The dilemma for daddys to be, part 1

newdadMuch has been written about the complexities and legalities for expectant moms and interviewing. The laws are pretty clear about discrimination and allowing time off without fear of recrimination (losing your job.)

It seems to be much less clear for the dads. When our parents were having kids, things were more defined. Mom’s job most of the time was being a mom (the most important job in the world), and dad was in the workforce. When it was time for the new baby, mom being self-employed as it were, didn’t have to ask for any time off or worry her job wouldn’t be eliminated (although she may wished as much!) Dad drove mom to the hospital and paced around the waiting room smoking and commiserating with the other expectant dads. The baby would come and dad would proudly announce it to everyone and dole out cigars. The extended family would engage to support the new mom’s chores and help with other children, etc. Dad would be back to work the next day.

As we all know now, modern day parenting has changed that paradigm significantly. Dads are more involved with the pregnancy and birth. With the great new advances in pre-natal medicine, there are more appointments and involvement along the way from pregnancy to post birth. As they should, the dad is going to Dr. appts, tests, ultrasounds, procedures, etc. He needs to be a more involved and informed partner. A lot of people these days don’t have the extended and immediate family around them so the many tasks around having a newborn falls on the parent’s shoulders.

Dad’s are taking paternity leaves now to spend as much time with the new baby as they can and help out or go to followup appointments, etc., and some progressive companies are even including that into their benefits package. Some are taking up to 3 weeks off using leave and vacation, some are invoking FMLA (Family Medical Leave Act) which I believe is up to 12 weeks unpaid but will preserve job security with some caveats. These events usually are well planned out with employers and cause no major headaches or ill will between employee and employer.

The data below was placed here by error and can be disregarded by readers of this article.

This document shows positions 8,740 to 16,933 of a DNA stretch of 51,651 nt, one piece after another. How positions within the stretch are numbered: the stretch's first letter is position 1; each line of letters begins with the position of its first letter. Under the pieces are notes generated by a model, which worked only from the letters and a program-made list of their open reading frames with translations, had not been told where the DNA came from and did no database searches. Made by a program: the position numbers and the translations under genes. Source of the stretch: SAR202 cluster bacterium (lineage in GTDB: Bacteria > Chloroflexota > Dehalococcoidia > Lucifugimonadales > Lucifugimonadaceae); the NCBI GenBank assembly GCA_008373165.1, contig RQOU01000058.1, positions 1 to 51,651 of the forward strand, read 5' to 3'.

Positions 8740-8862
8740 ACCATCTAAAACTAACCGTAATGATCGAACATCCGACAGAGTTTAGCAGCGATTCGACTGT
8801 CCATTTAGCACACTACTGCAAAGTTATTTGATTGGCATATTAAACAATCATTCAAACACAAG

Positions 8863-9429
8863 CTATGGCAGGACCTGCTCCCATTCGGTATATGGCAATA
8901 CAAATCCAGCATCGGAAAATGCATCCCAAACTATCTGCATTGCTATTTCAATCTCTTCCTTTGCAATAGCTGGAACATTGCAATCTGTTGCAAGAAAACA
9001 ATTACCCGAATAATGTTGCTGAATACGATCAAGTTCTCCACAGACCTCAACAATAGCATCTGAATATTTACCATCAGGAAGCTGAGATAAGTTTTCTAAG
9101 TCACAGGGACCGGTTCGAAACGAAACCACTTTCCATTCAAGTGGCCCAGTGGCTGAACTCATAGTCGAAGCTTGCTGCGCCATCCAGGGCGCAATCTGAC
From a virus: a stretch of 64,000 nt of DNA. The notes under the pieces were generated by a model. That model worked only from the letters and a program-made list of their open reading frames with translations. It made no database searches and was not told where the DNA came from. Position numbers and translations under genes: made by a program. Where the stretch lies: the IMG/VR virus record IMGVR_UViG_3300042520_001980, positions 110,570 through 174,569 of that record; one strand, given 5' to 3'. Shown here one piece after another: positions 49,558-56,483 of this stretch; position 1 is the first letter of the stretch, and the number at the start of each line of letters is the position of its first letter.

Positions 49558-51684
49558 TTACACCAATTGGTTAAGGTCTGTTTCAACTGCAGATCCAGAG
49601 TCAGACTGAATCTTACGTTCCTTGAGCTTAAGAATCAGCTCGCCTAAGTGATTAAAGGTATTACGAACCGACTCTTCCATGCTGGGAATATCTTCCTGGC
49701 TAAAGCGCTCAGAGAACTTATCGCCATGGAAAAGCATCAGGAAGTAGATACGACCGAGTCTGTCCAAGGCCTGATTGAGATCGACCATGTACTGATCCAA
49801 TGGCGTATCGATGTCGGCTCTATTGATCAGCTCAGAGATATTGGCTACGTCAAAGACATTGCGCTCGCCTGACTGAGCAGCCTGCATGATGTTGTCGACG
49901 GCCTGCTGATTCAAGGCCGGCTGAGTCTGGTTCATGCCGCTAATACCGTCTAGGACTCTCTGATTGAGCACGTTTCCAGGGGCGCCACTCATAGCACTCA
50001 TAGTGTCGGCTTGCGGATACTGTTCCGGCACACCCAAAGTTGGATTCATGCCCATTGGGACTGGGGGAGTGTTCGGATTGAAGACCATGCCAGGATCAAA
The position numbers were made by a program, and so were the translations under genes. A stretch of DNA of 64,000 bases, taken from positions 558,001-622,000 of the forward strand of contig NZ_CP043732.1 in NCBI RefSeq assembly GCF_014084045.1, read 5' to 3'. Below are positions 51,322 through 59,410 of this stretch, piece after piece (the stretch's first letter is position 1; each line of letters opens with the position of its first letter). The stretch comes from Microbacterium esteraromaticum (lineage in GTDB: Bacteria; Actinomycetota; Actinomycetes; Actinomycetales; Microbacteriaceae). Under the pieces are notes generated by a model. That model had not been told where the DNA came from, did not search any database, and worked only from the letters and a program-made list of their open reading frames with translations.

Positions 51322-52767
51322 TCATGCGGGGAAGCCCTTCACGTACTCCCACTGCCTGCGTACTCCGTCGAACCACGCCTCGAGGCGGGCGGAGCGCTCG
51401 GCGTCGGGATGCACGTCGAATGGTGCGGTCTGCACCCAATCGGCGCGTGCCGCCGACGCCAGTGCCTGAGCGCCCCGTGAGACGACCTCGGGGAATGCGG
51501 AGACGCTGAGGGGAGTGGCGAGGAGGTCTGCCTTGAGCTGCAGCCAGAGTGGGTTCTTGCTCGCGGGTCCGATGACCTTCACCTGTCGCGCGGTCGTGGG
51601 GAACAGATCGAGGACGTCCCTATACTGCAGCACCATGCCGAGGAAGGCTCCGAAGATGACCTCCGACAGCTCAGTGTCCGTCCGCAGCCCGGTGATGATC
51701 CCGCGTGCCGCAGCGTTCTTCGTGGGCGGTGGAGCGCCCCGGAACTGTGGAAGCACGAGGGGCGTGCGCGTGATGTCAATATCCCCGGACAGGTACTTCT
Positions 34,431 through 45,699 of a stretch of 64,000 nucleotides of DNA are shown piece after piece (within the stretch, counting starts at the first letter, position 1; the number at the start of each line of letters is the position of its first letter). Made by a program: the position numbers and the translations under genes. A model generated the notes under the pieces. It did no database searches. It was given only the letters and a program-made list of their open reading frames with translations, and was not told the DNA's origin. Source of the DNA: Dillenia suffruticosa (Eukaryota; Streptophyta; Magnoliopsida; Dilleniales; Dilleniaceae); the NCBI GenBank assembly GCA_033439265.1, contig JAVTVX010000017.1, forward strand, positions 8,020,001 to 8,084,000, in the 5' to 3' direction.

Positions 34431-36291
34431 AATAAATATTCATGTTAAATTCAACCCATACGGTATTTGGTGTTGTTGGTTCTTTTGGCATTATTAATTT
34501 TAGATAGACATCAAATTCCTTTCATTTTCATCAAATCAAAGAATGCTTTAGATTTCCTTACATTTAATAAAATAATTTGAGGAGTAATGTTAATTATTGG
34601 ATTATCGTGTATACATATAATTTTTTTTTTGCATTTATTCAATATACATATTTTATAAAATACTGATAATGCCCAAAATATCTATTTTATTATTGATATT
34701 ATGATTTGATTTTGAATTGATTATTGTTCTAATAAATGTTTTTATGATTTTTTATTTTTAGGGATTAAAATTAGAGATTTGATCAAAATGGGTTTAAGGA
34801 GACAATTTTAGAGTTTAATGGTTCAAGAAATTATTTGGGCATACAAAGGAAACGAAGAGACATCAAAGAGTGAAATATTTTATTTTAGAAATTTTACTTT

That’s all great if you have a job but what if you are an expectant dad in job search mode? As a fairly recent new dad, I know there is a another whole set of stress factors in play besides the normal ones that come with pregnancy. Not long after you hear the wonderful news you can’t help but start to think about the financial ramifications of a new baby to the point of ridiculousness (how am I going to pay for their college expenses?? If I have a girl, how will I pay for her wedding??) Couple that with looking for a job. Especially if you don’t have one and it gets all the more fun.

You will start to worry about when and if you should tell prospective employers you have a baby on the way or accept a position you probably A. don’t really like or B. pays much less than you deserve because you feel you need to be a provider at all costs.

Well, sit back and relax and let’s talk about and get through this…next post! (Deep Breath! Deep Breath!)